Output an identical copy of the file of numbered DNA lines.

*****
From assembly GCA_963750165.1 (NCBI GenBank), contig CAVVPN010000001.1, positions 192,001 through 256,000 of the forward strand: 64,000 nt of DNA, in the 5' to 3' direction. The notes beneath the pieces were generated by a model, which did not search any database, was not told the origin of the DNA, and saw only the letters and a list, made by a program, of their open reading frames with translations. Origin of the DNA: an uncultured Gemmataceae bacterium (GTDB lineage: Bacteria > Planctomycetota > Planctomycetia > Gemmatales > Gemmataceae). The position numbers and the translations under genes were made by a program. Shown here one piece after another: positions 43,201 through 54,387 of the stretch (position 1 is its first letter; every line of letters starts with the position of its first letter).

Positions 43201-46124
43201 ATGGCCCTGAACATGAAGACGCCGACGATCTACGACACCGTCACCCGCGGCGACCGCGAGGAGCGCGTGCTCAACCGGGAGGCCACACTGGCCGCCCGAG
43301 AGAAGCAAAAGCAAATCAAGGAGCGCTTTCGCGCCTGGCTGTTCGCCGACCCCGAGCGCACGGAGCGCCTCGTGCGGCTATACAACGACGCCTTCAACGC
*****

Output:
From assembly GCA_963750165.1 (NCBI GenBank), contig CAVVPN010000001.1, positions 192,001 through 256,000 of the forward strand: 64,000 nt of DNA, in the 5' to 3' direction. The notes beneath the pieces were generated by a model, which did not search any database, was not told the origin of the DNA, and saw only the letters and a list, made by a program, of their open reading frames with translations. Origin of the DNA: an uncultured Gemmataceae bacterium (GTDB lineage: Bacteria > Planctomycetota > Planctomycetia > Gemmatales > Gemmataceae). The position numbers and the translations under genes were made by a program. Shown here one piece after another: positions 43,201 through 54,387 of the stretch (position 1 is its first letter; every line of letters starts with the position of its first letter).

Positions 43201-46124
43201 ATGGCCCTGAACATGAAGACGCCGACGATCTACGACACCGTCACCCGCGGCGACCGCGAGGAGCGCGTGCTCAACCGGGAGGCCACACTGGCCGCCCGAG
43301 AGAAGCAAAAGCAAATCAAGGAGCGCTTTCGCGCCTGGCTGTTCGCCGACCCCGAGCGCACGGAGCGCCTCGTGCGGCTATACAACGACGCCTTCAACGC